If it walks like a duck and it quacks like a duck
Then it must be an IQuackFu.
IQuackFu is Boo’s answer to the Method Missing / Message Not Understood from dynamic languages. Since Boo is a statically typed language, and since method missing is such a nice concept to have, we use this special interface to introduce this capability.
You are probably confused, because I didn’t even explain what method missing is. Let us go back and look at an example, shall we? We want to look at the following xml:
<People> <Person> <FirstName>John</FirstName> </Person> <Person> <FirstName>Jane</FirstName> </Person> </People>
Now we want to display the first names in the xml. We can do it using XPath, but the amount of code required makes this awkward. We can also generate some sort of strongly typed wrapper around it, assuming that we have a schema for this, we can use a tool to generate the schema, if we don’t have it already…
Doesn’t it look like a lot of work? We can also do this:
doc = XmlObject(xmlDocument.DocumentElement)
for person as XmlObject in doc.Person:
But we are using a generic object here, how can this work? This works because we intercept the calls to the object and decide how to answer them at runtime. This is the meaning of the term “method missing”. We “catch” the method missing and decide to do something smart about it (like returning the data from the xml document).
At least, this is how it works in dynamic languages. For a statically typed language, the situation is a bit different; all method calls must be known at compile time. That is why Boo introduced the idea of IQuackFu. Let us check the implementation of XmlObject first, and then we will discuss how it works:
_element as XmlElement
def constructor(element as XmlElement):
_element = element
def QuackInvoke(name as string, args as (object)) as object:
pass # ignored
def QuackSet(name as string, parameters as (object), value) as object:
pass # ignored
def QuackGet(name as string, parameters as (object)) as object:
elements = _element.SelectNodes(name)
if elements is not null:
return XmlObject(elements) if elements.Count == 1
return XmlObject(e) for e as XmlElement in elements
override def ToString():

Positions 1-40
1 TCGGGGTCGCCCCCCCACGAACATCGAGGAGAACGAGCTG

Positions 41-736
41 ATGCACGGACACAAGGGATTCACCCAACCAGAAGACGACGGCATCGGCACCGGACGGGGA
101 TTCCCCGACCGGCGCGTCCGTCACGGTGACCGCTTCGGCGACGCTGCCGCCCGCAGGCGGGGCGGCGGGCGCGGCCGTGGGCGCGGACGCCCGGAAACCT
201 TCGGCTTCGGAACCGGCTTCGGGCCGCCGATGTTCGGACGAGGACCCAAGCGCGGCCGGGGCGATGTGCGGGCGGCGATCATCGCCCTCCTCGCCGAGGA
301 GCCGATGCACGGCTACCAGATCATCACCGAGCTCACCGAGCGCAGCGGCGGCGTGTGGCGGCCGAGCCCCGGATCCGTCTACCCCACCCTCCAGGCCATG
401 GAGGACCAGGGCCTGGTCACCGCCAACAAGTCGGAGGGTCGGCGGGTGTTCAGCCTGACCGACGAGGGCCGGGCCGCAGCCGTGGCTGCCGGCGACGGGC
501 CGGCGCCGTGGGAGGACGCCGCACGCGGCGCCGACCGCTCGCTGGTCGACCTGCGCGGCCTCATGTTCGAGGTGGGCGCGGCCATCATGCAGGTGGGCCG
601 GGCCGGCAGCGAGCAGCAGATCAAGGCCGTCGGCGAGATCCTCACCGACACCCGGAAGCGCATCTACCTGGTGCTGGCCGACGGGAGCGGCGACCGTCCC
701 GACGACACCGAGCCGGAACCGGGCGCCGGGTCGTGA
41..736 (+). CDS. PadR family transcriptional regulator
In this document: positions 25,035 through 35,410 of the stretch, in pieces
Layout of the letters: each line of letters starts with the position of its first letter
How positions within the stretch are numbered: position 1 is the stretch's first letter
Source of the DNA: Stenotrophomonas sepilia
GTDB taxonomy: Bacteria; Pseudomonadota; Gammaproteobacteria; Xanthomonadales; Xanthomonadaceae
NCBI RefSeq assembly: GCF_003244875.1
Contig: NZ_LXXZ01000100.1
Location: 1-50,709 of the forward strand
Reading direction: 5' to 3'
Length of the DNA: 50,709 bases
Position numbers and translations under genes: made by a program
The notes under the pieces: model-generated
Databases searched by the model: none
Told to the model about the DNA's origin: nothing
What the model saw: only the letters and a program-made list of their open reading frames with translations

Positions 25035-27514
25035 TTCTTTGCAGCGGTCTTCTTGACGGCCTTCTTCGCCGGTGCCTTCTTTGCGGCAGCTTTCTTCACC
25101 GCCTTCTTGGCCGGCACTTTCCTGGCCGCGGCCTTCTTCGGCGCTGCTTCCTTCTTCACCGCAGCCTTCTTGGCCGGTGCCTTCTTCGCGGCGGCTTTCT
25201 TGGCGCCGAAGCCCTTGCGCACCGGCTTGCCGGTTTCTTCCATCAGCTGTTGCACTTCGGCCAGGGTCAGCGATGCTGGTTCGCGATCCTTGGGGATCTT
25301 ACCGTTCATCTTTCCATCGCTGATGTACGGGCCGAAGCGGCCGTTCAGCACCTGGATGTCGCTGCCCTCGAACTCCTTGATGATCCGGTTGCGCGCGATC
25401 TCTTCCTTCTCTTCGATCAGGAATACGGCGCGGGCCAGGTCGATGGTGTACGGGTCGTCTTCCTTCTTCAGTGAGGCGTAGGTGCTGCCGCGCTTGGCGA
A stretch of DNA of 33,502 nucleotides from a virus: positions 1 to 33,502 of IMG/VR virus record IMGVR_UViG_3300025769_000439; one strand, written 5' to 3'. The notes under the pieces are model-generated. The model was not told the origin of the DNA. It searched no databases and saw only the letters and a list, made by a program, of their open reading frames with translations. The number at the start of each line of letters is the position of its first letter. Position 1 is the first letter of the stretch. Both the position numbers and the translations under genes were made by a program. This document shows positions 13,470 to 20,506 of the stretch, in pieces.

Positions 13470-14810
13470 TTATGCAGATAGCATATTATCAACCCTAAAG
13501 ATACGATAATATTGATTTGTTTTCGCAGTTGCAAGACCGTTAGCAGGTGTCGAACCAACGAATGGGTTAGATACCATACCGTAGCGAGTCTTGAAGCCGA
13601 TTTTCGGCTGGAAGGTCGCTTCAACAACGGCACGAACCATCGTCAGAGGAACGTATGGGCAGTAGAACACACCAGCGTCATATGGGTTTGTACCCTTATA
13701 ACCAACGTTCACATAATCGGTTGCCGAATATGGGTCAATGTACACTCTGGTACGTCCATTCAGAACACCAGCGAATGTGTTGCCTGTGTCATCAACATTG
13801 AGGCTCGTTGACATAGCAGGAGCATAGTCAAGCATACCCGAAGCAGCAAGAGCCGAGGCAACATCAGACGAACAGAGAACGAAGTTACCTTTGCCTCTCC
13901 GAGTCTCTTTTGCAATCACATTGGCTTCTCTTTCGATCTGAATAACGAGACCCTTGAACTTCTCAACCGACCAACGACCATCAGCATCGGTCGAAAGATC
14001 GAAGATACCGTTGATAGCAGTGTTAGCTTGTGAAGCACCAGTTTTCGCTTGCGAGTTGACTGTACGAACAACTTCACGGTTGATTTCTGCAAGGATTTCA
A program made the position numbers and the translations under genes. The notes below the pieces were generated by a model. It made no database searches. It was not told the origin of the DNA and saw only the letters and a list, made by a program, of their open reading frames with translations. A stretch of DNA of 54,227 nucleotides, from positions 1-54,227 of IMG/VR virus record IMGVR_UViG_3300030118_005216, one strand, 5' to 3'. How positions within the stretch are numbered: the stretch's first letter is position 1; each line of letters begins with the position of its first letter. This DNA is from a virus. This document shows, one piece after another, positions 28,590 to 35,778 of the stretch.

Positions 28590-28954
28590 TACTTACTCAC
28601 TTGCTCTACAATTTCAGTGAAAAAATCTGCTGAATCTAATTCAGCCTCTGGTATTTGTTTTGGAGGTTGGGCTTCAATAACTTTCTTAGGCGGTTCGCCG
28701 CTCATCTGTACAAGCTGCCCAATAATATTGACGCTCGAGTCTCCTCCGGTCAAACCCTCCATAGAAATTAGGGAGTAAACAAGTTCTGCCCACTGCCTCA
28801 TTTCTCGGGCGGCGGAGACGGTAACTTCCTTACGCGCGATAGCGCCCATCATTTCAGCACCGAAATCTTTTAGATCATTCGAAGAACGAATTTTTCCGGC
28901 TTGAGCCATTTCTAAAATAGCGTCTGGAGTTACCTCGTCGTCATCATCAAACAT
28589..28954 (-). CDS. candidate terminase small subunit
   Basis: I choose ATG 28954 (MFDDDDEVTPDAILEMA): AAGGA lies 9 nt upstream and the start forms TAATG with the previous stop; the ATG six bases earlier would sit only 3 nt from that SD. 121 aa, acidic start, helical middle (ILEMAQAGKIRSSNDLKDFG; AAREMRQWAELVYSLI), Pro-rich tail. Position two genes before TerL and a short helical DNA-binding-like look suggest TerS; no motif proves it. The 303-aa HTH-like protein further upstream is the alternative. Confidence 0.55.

We didn’t implement the QuackInvoke and QuackSet, because they are not relevant to the example at hand, I think that QuackGet will make the point. Now, just to complete the picture, we will write the first code sample, the use of XmlObject, as the compiler will output it.
doc = XmlObject(xmlDocument)
for person as XmlObject in doc.QuackGet(“Person”):
The way it works, when the compiler finds that it can’t resolve a method (or a property) in the usual way, it then check if the type implements the IQuackFu interface. If it does implement IQuackFu, it translates the method call into the equivalent method call.
The example of the Xml Object is a really tiny one of the possibilities. Convention based methods are an interesting idea that is widely used in Ruby. Here is an example that should be immediately familiar to anyone who dabbled in Rails’ ActiveRecord:
user as User = Users.FindByNameAndPassword(“foo”, “bar”)
Which will be translated by the compiler to:
user as User = Users.QuackInvoke(“FindByNameAndPassword”, “foo”, “bar”)
The Users’ QuackInvoke method will parse the “method name” and issue a query by name and password.
You can do some very interesting things with IQuackFu...
 Well, it is statically typed unless you explicitly tell the compiler that you want late bound semantics. Aside from working against IDispatch COM interfaces, I have rarely found that ability useful. One case I did find it useful, however, was when I wanted to introduce Context Parameters, which we will discuss in a few pages.
 For the adventurous sorts, you can also do something called Lazy Methods, in which you generate a method if and only if it is being called. This is an interesting exercise in extending the compiler, but for all intents and purposes, IQuackFu answers this need very well.